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Which substance is formed by carbonisation of dead vegetation?

Last updated date: 15th Jul 2024
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Hint: This substance can be identified with analysis of volatile matter, ash, carbon, hydrogen, nitrogen and sulphur. Except for methane, this volatile matter does not exist by itself but it designates in such a way that the volatile compounds that are produced and driven off by heating the substance.

Complete answer:
Coal is a crude form of carbon. As a result of slow decomposition of vegetable matter under the influence of heat, pressure and limited supply of air, it leads to production of coal in nature. The successive stages of transformation are peat, lignite, bituminous, steam coal and anthracite. The anthracite which burns with non-smoky flame is superior quality. Bituminous burns with smoky flame and is hard stone, by burning substances rich in carbon content such as kerosene, petroleum turpentine oil, acetylene etc in a limited supply of air Lamp black or carbon black it is obtained.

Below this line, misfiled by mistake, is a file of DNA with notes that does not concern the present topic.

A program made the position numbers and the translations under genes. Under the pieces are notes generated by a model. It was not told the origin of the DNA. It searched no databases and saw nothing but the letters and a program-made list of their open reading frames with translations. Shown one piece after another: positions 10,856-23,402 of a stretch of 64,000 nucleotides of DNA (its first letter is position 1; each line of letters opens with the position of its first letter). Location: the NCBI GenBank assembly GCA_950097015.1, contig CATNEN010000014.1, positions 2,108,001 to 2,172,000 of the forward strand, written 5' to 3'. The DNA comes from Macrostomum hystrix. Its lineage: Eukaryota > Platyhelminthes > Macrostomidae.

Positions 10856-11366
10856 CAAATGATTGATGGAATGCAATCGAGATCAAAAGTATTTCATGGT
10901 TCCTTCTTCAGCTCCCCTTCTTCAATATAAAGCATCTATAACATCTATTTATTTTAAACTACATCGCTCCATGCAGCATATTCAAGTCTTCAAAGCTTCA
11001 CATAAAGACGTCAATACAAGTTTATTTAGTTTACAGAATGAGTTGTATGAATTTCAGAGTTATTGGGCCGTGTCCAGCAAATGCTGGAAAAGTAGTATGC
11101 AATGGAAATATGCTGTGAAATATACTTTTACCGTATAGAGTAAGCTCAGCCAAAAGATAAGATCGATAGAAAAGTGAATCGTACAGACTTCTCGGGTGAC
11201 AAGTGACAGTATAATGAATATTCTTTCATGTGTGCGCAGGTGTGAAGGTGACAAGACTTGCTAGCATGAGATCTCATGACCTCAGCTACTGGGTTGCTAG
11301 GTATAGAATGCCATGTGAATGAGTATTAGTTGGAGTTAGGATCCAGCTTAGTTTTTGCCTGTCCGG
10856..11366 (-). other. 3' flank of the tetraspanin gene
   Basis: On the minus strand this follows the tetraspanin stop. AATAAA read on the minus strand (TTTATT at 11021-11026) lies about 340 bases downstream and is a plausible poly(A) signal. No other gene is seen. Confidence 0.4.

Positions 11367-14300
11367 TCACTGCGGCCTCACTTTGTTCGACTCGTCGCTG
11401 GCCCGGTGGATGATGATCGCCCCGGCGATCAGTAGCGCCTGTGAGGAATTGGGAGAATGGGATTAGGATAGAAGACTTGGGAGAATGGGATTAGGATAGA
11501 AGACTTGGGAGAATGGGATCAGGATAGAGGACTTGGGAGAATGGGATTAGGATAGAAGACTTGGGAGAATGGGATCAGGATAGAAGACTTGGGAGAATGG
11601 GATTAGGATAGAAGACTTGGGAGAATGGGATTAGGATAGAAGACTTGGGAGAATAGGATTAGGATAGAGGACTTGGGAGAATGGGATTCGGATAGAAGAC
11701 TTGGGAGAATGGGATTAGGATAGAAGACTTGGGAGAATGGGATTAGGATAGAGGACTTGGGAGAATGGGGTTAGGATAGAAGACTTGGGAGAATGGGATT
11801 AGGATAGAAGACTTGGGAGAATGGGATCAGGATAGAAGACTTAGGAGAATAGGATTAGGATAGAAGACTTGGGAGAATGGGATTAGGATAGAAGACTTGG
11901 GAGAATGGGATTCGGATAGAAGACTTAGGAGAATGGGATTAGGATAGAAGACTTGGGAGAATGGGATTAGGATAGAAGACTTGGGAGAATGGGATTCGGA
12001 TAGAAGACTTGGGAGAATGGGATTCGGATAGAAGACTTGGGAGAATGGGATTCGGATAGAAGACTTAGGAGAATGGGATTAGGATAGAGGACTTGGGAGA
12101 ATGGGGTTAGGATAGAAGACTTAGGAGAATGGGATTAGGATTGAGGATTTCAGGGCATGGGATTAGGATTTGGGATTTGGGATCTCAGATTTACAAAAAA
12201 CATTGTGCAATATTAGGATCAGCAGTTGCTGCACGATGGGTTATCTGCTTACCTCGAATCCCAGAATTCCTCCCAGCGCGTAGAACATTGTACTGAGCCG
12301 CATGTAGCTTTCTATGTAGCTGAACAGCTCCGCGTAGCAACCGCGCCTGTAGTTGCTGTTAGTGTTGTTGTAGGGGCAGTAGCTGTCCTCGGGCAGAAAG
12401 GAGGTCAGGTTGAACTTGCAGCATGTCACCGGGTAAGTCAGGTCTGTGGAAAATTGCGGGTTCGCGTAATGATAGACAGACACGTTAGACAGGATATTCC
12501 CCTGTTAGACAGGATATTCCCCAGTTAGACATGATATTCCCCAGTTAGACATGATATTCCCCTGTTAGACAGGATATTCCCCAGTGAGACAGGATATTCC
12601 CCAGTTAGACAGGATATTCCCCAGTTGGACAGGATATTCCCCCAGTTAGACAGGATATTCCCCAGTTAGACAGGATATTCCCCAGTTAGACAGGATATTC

Additional knowledge: other use of carbon is graphite which is used for making lead pencils, electrodes of electric furnaces, as a moderator in nuclear reactors, as a lubricant in machinery.
Charcoal: in removing offensive odour from air, in removing fused oil from crude spirit, in decolourising sugar syrup, in gas mask etc.
Carbon black: for making printing inks, black paints, Indian inks, boot polishes and ribbons of typewriters.
Therefore, the final compound formed is called coal.

Since the 1950s chemicals have been produced from coal. Coal gasification to produce syngas is the main route of these products. Coal can be used as a feedstock in the production of a wide range of chemical fertilizers and other chemical products.